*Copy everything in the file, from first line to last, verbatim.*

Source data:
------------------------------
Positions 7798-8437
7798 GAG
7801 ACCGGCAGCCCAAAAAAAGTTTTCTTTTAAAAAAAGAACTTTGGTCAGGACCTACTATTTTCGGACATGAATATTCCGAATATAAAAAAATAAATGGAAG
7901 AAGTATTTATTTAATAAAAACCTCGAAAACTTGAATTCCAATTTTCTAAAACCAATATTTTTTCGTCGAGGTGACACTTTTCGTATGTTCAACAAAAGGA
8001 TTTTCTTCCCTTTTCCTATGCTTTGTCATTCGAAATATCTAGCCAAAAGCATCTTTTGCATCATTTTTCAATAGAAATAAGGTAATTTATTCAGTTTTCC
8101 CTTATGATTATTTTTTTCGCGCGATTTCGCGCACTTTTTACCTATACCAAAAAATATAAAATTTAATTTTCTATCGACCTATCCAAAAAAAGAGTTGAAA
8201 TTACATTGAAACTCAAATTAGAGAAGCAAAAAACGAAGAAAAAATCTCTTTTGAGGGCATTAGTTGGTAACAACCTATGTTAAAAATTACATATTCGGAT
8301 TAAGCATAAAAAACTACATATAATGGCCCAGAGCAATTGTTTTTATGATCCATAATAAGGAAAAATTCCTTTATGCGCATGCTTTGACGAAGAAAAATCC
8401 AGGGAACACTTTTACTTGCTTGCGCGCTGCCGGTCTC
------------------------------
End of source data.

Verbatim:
Positions 7798-8437
7798 GAG
7801 ACCGGCAGCCCAAAAAAAGTTTTCTTTTAAAAAAAGAACTTTGGTCAGGACCTACTATTTTCGGACATGAATATTCCGAATATAAAAAAATAAATGGAAG
7901 AAGTATTTATTTAATAAAAACCTCGAAAACTTGAATTCCAATTTTCTAAAACCAATATTTTTTCGTCGAGGTGACACTTTTCGTATGTTCAACAAAAGGA
8001 TTTTCTTCCCTTTTCCTATGCTTTGTCATTCGAAATATCTAGCCAAAAGCATCTTTTGCATCATTTTTCAATAGAAATAAGGTAATTTATTCAGTTTTCC
8101 CTTATGATTATTTTTTTCGCGCGATTTCGCGCACTTTTTACCTATACCAAAAAATATAAAATTTAATTTTCTATCGACCTATCCAAAAAAAGAGTTGAAA
8201 TTACATTGAAACTCAAATTAGAGAAGCAAAAAACGAAGAAAAAATCTCTTTTGAGGGCATTAGTTGGTAACAACCTATGTTAAAAATTACATATTCGGAT
8301 TAAGCATAAAAAACTACATATAATGGCCCAGAGCAATTGTTTTTATGATCCATAATAAGGAAAAATTCCTTTATGCGCATGCTTTGACGAAGAAAAATCC
8401 AGGGAACACTTTTACTTGCTTGCGCGCTGCCGGTCTC